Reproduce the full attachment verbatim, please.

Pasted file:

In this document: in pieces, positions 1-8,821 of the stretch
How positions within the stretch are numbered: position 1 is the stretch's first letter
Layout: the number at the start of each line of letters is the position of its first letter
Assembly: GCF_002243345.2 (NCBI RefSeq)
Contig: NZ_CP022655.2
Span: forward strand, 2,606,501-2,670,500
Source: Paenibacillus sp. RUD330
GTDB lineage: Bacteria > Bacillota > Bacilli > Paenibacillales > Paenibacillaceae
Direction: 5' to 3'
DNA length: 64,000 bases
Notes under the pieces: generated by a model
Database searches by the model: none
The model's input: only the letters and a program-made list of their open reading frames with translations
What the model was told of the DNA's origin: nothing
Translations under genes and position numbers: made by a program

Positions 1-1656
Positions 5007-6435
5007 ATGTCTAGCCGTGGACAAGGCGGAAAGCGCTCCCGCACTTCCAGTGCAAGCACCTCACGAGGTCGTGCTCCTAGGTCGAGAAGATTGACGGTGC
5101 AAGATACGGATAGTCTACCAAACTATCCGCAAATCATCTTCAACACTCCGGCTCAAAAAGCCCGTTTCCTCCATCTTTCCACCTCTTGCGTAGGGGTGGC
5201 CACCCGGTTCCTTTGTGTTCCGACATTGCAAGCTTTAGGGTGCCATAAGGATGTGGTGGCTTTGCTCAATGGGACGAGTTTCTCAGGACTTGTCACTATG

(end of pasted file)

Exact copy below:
In this document: in pieces, positions 1-8,821 of the stretch
How positions within the stretch are numbered: position 1 is the stretch's first letter
Layout: the number at the start of each line of letters is the position of its first letter
Assembly: GCF_002243345.2 (NCBI RefSeq)
Contig: NZ_CP022655.2
Span: forward strand, 2,606,501-2,670,500
Source: Paenibacillus sp. RUD330
GTDB lineage: Bacteria > Bacillota > Bacilli > Paenibacillales > Paenibacillaceae
Direction: 5' to 3'
DNA length: 64,000 bases
Notes under the pieces: generated by a model
Database searches by the model: none
The model's input: only the letters and a program-made list of their open reading frames with translations
What the model was told of the DNA's origin: nothing
Translations under genes and position numbers: made by a program

Positions 1-1656
Positions 5007-6435
5007 ATGTCTAGCCGTGGACAAGGCGGAAAGCGCTCCCGCACTTCCAGTGCAAGCACCTCACGAGGTCGTGCTCCTAGGTCGAGAAGATTGACGGTGC
5101 AAGATACGGATAGTCTACCAAACTATCCGCAAATCATCTTCAACACTCCGGCTCAAAAAGCCCGTTTCCTCCATCTTTCCACCTCTTGCGTAGGGGTGGC
5201 CACCCGGTTCCTTTGTGTTCCGACATTGCAAGCTTTAGGGTGCCATAAGGATGTGGTGGCTTTGCTCAATGGGACGAGTTTCTCAGGACTTGTCACTATG